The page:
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Gaspar Schott

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Gaspar Schott (German: Kaspar (or Caspar) Schott; Latin: Gaspar Schottus; 5 February 1608 – 22 May 1666) was a German Jesuit and scientist, specializing in the fields of physics, mathematics and natural philosophy, and known for his industry.


He was born at Bad Königshofen im Grabfeld. It is probable, but not certain, that his early education was at the Jesuit College at Würzburg. In any case, at the age of 19 he joined the Society of Jesus, entering the novitiate at Trier on 30 October 1627. After two years of novitiate training, he matriculated at the University of Würzburg on 6 November 1629 to begin a three-year study of Philosophy, following the normal academic path prescribed for Jesuit seminarians. Owing to the Swedish invasion of Würzburg in October 1631, the Jesuit community fled the city. Schott went, first to the Jesuit seminary of Tournai in Belgium, and subsequently, in 1633, to Caltagirone in Sicily, where he continued his study of Theology. After two years at Caltagirone, he was transferred to Palermo for his final year study of Theology after which, in 1637, he was ordained a priest. For the next fifteen years he held a range of teaching and pastoral positions in various Jesuit colleges in Sicily. In 1652, following correspondence with his old mathematics teacher at Würzburg, Athanasius Kircher, now an internationally acclaimed scholar at the Collegio Romano, Schott was transferred to the Collegio to work as Kircher's assistant. He was to spend the next two and a half years assisting Kircher, but also assembling material of his own for which he would later seek a publisher.

In 1655 Schott returned to Germany, first to Mainz, and later the same year to Würzburg where he was to remain until his death. His return to Germany appears to have been partly motivated by the desire of his Jesuit superiors to mollify the Archbishop-Elector of Mainz, Johann von Schönborn, with whom relations had been strained.


Gaspar Schott's sketch of Otto von Guericke's Magdeburg hemispheres experiment.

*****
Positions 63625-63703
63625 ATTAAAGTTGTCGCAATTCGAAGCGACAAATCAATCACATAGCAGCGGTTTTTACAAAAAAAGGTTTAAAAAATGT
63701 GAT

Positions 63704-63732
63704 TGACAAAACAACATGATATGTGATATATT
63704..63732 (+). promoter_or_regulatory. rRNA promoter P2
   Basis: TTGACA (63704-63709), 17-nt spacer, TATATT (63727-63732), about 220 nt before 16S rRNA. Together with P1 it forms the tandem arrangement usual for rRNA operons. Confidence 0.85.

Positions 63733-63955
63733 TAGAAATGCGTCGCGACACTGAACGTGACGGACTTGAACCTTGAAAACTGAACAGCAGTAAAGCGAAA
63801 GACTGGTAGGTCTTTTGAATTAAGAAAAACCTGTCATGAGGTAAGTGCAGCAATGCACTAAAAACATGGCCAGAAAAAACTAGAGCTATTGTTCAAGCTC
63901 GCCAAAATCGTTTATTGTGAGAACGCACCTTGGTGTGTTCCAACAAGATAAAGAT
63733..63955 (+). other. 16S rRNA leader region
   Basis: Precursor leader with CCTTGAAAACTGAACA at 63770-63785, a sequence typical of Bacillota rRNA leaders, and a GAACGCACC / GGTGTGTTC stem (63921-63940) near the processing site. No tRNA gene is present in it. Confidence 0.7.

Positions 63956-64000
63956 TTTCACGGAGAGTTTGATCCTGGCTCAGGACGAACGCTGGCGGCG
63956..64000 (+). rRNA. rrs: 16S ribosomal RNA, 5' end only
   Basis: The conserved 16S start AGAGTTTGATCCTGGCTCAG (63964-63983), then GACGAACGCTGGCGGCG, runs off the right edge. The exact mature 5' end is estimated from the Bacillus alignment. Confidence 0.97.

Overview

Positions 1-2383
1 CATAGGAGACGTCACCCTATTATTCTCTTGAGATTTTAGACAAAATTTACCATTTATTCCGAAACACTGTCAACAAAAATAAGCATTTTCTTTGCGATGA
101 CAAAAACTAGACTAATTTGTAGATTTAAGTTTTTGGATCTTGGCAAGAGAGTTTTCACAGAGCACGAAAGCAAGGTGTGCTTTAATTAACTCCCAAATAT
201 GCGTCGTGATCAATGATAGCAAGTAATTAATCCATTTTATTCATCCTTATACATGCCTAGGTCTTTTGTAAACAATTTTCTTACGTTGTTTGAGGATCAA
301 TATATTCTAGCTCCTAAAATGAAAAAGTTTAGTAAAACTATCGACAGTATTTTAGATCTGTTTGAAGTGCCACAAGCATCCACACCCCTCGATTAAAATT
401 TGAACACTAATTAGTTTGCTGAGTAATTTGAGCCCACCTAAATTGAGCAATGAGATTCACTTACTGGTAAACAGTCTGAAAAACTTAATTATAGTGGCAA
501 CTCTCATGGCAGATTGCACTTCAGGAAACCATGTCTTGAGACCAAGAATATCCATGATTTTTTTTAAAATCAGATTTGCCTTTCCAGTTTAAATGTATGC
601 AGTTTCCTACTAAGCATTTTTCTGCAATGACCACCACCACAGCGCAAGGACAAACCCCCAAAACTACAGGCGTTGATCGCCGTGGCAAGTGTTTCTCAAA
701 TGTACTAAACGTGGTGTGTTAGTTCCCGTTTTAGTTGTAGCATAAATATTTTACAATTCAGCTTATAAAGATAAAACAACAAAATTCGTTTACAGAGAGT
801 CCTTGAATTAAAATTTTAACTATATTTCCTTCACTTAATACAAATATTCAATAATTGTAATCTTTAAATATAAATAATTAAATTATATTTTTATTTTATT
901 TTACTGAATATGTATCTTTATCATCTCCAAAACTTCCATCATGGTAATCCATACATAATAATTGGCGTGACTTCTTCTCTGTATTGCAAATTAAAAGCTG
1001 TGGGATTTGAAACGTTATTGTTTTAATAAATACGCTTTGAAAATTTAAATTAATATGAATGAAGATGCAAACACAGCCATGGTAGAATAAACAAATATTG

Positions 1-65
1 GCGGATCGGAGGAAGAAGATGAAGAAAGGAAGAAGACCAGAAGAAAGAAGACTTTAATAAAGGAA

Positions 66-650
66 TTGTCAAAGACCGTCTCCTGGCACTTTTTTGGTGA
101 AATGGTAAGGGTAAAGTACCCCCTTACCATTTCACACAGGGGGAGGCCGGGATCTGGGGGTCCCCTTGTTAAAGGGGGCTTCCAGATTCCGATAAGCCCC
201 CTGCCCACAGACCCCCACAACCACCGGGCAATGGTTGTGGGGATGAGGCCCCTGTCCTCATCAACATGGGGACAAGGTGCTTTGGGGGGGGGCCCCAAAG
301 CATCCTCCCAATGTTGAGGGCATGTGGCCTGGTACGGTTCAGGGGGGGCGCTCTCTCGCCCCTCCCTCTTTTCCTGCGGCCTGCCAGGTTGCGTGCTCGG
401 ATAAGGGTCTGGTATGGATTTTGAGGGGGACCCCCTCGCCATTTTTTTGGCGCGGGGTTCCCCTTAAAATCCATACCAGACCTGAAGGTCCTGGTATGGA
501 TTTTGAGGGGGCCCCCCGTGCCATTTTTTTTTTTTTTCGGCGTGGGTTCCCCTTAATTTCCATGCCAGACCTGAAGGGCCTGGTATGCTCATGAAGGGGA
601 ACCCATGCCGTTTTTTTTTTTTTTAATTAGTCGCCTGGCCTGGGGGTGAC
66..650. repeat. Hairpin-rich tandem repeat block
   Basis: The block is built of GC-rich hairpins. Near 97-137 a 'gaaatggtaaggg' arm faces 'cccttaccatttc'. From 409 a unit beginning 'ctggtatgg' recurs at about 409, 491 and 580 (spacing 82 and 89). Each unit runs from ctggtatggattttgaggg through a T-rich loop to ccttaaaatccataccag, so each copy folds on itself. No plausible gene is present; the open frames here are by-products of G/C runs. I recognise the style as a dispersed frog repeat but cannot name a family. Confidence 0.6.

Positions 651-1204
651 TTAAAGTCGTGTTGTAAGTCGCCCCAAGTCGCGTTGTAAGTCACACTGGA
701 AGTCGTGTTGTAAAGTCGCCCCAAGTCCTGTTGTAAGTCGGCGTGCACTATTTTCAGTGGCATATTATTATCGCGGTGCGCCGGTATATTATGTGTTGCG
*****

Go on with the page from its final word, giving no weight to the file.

Schott was the author of numerous works from the fields of mathematics, physics, and magic. However, those works were mostly compilations of reports, articles or books he read and his own repeated experiments; he did little, if any, original research.

Joco-seriorum naturae et artis, 1666

Schott is most widely known for his works on hydraulic and mechanical instruments. His treatise on "chronometric marvels" is the first work describing a universal joint and providing the classification of gear teeth.

Among his most famous works is the book Magia universalis naturæ et artis (4 vols., Würtzburg, 1657–1659), filled with many mathematical problems and physical experiments, mostly from the areas of optics and acoustics. His Mechanica hydraulica-pneumatica (Würtzburg, 1657) contains the first description of von Guericke's air pump. He also published Pantometrum Kircherianum (Würtzburg, 1660); Physica curiosa (Würtzburg, 1662), a supplement to the Magia universalis; Anatomia physico-hydrostatica fontium et fluminum (Würtzburg, 1663), Technica Curiosa (1664), "Organum Mathematicum" (1668) and several editions of a Cursus mathematicus. He was also the editor of the Itinerarium extaticum of Athanasius Kircher and the Amussis Ferdinandea of Albert Curtz.

  • Mechanica hydraulico-pneumatica (in Latin). Frankfurt am Main: Johann Gottfried Schönwetter. 1657.
  • Anatomia physico-hydrostatica fontium ac fluminum (in Latin). Würzburg: Johann Gottfried Schönwetter, Witwe. 1663.
  • Technica curiosa (in Latin). Vol. 1. Nürnberg: Johann Andreas Endter & Wolfgang Endter (2.), Erben. 1664.
  • Technica curiosa (in Latin). Vol. 2. Nürnberg: Johann Andreas Endter & Wolfgang Endter (2.), Erben. 1664.
  • Joco-seriorum naturae et artis (in Latin). Würzburg. 1666.

In fiction[edit]

Gaspar Schott served as an inspiration for the creation of Gaspar Wanderdrossel, one of the main characters of Umberto Eco's novel The Island of the Day Before.

See also[edit]

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